In contrast to the behavior of octadecane nitrile in ordinary compounding technique as practised with the Hycar butadiene acrylonitrile compositions, the additions of amounts exceeding 25% by weight on the polymer have no adverse efiect on the cure whenever the reclaim or crude rubber extenders are also incorporated into the butadiene acrylonitrile copolymer synthetic rubber. As is well known, octadecane nitrile in excess of 25% of the butadiene acrylonitrile copolymer weight, such polymer containing the usual 1% to 1.5% sulfur will not vulcanize thoroughly as the cure is then definitely retarded. In the presence of these extenders no such adverse efiect is noted so far as the oil resistance is concerned.

EXAMPLE VII 48 hour test 100 octane aviation fuel Hard- Elon- Recov- Hess Tensile gmon ery Weight Volume Reclaim extender "A" 55 320 170 107 +1.01 +1.04 Crude rubber eXtenderC"- 75 790 190 118 +0.4 +1.3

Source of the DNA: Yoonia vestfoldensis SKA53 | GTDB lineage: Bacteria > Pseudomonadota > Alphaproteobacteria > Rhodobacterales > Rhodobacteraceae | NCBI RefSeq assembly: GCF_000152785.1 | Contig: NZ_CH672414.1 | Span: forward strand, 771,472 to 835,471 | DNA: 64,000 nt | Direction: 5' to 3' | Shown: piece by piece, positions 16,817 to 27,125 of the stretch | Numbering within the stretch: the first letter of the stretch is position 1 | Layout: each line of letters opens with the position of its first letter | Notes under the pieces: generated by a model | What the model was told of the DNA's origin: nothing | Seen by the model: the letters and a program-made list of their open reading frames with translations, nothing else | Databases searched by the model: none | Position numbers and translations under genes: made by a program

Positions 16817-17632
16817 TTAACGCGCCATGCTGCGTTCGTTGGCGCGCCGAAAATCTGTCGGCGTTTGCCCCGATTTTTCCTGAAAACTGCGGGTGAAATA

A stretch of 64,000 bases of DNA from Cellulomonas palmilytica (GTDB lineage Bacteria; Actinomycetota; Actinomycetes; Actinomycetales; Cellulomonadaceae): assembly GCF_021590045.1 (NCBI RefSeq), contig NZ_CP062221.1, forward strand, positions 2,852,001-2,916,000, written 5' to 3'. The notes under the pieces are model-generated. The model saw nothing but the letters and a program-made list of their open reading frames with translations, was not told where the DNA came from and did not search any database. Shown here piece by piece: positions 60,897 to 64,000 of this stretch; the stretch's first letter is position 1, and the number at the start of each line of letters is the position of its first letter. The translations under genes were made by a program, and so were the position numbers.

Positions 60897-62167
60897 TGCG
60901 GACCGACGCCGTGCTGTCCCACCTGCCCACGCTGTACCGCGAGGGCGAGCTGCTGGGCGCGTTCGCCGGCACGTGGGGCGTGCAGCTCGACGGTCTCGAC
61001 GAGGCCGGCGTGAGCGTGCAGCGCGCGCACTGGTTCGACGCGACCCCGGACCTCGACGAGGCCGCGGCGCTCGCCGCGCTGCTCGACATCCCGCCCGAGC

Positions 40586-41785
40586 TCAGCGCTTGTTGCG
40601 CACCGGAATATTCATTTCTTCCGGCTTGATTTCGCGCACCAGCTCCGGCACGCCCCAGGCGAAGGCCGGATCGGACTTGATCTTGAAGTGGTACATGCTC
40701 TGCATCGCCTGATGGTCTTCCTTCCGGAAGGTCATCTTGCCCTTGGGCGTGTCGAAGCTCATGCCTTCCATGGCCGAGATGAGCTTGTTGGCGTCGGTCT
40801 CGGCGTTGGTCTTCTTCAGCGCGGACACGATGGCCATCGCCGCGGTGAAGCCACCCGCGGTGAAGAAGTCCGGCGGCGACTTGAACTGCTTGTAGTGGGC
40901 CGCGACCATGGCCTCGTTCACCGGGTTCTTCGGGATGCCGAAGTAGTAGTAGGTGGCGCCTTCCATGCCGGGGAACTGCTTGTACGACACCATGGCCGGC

While there have been shown and described certain embodiments of the invention, it is to be understood that it is capable of many modifications. Changes, therefore, may be made without departing from the spirit and scope of the invention as described in the appended claims, in which it is the intention to claim all novelty inherent in the invention as broadly as possible, in view of the prior art.

Throughout this specification the amounts of materials given in the examples are parts by weight unless otherwise noted. The tensile strengths are in pounds per square inch, the hardness is shore hardness, and the elongation is in percent.

I claim:

1. The composition of claim 2 in which the rubber and sulfur are combined by vulcanization.

2. A composition comprising reclaimed vulcanized natural rubber, octadecane nitrile, sulfur, triphenyl guanidine, and a butadiene-acrylonitrile synthetic rubber, the sulfur being present in at least 20% and not above 23.7% by weight of the natural rubber hydrocarbon, the triphenyl guanidine being present in from three to five molecule equivalents by weight on the sulfur, the octadecane nitrile being present in from 15% to on the hydrocarbon value of the natural rubber, and the natural rubber being present in not less than 28.7% by weight of the composition excluding the synthetic rubber.